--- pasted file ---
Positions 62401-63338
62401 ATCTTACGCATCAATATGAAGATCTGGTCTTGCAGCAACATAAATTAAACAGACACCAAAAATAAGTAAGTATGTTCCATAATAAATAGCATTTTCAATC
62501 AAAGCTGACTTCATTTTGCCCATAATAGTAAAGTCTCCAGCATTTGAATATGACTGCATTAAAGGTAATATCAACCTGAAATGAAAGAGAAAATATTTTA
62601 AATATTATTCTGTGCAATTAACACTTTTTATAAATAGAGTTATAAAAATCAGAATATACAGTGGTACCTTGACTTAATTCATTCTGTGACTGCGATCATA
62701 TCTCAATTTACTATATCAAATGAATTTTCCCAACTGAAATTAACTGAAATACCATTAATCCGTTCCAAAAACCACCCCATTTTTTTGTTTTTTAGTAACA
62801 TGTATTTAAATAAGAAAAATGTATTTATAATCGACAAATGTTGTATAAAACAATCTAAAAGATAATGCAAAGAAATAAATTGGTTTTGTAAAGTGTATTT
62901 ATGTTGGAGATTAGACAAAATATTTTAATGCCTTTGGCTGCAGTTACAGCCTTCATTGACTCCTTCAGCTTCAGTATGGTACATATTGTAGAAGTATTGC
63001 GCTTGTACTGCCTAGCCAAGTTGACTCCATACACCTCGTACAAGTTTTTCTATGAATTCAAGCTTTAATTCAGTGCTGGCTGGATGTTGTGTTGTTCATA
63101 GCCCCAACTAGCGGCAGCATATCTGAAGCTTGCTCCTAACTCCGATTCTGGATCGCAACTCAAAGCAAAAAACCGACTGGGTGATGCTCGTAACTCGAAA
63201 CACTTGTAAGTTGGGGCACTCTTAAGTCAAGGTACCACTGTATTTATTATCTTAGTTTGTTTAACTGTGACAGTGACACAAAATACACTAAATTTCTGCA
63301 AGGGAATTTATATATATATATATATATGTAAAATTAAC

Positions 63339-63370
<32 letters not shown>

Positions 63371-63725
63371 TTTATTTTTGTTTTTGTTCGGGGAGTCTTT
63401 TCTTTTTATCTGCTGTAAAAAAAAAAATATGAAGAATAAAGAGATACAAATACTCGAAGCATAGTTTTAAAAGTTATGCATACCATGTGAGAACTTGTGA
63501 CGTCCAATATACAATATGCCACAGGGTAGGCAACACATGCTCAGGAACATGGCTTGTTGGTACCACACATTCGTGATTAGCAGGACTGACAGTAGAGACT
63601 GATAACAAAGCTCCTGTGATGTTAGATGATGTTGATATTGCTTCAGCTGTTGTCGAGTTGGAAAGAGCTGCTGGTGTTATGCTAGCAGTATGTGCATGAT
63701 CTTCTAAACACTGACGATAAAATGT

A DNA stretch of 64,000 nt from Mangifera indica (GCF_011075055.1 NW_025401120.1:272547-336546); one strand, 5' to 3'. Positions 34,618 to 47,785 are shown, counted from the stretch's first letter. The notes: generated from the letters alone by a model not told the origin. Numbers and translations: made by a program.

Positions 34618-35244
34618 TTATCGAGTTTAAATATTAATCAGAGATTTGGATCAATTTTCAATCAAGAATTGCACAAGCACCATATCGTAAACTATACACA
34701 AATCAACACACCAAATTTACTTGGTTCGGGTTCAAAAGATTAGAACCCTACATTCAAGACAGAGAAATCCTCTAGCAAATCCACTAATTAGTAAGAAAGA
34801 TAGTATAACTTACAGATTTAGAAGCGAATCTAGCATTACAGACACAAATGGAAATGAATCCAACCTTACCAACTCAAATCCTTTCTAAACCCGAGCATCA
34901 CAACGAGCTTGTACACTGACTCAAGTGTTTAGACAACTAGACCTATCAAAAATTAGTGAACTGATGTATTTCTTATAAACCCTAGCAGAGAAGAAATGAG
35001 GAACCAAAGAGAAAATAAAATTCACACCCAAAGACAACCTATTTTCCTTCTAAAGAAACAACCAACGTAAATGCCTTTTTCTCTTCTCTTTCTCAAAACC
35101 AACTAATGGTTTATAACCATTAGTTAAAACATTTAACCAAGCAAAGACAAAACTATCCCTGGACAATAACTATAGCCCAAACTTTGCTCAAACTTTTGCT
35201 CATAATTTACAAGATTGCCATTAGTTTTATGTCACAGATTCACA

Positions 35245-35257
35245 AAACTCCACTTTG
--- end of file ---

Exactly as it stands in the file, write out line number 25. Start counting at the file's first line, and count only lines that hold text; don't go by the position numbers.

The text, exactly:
34901 CAACGAGCTTGTACACTGACTCAAGTGTTTAGACAACTAGACCTATCAAAAATTAGTGAACTGATGTATTTCTTATAAACCCTAGCAGAGAAGAAATGAG